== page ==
Should I Accept My Freeholder’s Offer to Extend the Lease?

If you are a leaseholder facing the need to extend your lease or dealing with an aggressive doubling ground rent or RPI ground rent, you might have received a voluntary offer from your freeholder to extend your lease or adjust the ground rent. These will usually come with a deadline for acceptance, to force you to act quickly. However, care must be taken.

These offers often appear to be quicker, simpler, and less costly than a formal lease extension. However, it’s important to consider the benefits of the alternative route; a statutory lease extension under the Leasehold Reform, Housing and Urban Development Act 1993 (the 1993 Act).

Why would a freeholder make the offer now?

Some are seeking to receive a capital sum now rather than wait for a leaseholder to extend the lease later. Some are worried about changes to the law that may mean less is payable to the freeholder in future.

Why Consider a Statutory Lease Extension?

A statutory lease extension grants the leaseholder an additional 90 years on the existing lease term and reduces the ground rent to zero, based on a premium calculated according to the 1993 Act. The premium can be determined by Tribunal if the parties cant agree.


Is It Really Quicker?

While voluntary offers claim to be faster, they often overlook several factors:

Mortgage Lender Consent: Voluntary agreements typically require consent from any mortgage lender with a charge over the property, which is not necessary for a formal lease extension, leading to potential delays.

Freeholder Delays: The other party may become unresponsive after initial payments, such as valuation fees and initial legal costs, have been made. There is no binding timetable like there would be on the statutory route.

Lack of Deadlines: Without statutory deadlines, freeholders can walk away at any point, leaving you with no recourse but to start the formal process later, causing significant delays. In some cases, the premium for the lease extension will increase because there valuation date has not be fixed as it would be under the formal route.

Related Disputes: Issues like service charges or alterations can derail voluntary negotiations, necessitating a formal process after months of unproductive effort.


Is It Simpler?


Voluntary deals may appear simpler as they avoid the service of formal notices, but there is a risk of the freeholder adding new clauses to the lease, as they have all of the bargaining power in the transaction. Ensuring the flat’s saleability isn’t affected by any new clauses is crucial, which is why obtaining specialist advice from a landlord and tenant solicitor rather than a conveyancer is sensible.


Is It Cheaper?


Freeholders might offer reduced legal and valuation costs, but this needs to be weighed up against agreeing to a higher price to extend the lease. Freeholders will usually only offer a lease extension for the top end of their valuation, rather than meeting in the middle as is the case under the statutory process.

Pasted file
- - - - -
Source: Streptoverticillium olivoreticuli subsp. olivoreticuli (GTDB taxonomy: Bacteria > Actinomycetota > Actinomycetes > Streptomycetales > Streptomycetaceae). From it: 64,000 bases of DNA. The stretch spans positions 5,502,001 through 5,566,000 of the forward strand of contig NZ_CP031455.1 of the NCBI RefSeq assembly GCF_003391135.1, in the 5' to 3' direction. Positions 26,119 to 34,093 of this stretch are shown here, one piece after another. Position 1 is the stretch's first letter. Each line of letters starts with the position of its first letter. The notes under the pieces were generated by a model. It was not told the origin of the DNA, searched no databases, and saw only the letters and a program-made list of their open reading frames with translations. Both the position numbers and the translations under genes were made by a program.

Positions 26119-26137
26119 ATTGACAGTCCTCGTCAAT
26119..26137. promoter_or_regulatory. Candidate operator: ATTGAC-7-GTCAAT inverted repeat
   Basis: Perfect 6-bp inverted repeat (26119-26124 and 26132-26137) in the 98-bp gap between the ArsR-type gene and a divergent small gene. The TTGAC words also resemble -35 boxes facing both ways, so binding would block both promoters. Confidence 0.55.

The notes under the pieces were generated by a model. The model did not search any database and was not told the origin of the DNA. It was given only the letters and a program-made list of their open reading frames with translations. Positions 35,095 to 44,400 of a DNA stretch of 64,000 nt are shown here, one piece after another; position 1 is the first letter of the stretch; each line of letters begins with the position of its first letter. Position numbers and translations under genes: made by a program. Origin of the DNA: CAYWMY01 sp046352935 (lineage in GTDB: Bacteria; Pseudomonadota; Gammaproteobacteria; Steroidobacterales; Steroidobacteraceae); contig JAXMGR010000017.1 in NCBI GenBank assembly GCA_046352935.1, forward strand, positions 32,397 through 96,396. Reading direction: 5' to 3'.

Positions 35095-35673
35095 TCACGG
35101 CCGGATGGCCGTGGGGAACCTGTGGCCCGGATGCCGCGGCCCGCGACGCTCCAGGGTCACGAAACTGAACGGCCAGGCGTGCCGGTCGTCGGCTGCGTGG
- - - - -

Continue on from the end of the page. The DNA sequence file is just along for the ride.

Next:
Consider also that you do not need to obtain the consent of your mortgage company to a statutory lease extension. This consent is deemed by law. However, a voluntary lease extension deal will require the consent of your mortgage company; some will charge a fee for this and your solicitor will need to charge for the additional documents and work this generates.

The biggest challenge we currently face is the ever-increasing level of landlords costs for proceeding on a voluntary basis. These are usually required to be paid in advance whether or not the matter completes, which creates a risk that you pay costs without obtaining anything.

Overall, it is not uncommon for a leaseholder to pay over the odds pursuing a voluntary deal, rather than sticking to the safety of the statutory process.

Additional Considerations


With a formal lease extension, the only changes are the 90-year term addition and the ground rent reduction to nil. In contrast, voluntary deals may introduce new, potentially onerous clauses that would be frowned upon by a purchasers solicitor. Legal representation is crucial to protect your asset from unfavourable new lease covenants, such as increased interest rates on late payments, new administration fees or stricter subletting restrictions.




Freeholders are not obligated to act in good faith, and voluntary offers typically serve their interests rather than the leaseholders. While it is possible to negotiate favourable terms outside the formal procedure, it requires careful navigation with legal and valuation advice. Always weigh the benefits of a statutory lease extension to ensure you make the best decision for your situation.

Our specialist team of lease extension experts handle cases day in day out and can guide you through the process, to help you avoid the common pitfalls

Ricky Coleman
- Post author

Ricky Coleman

Ricky has been advising on landlord and tenant issues for nine years, and now heads up the Landlord and Tenant team at Bate & Albon Solicitors.  He has been advised on numerous complex, high value and technical leasehold disputes for properties in Brighton and London.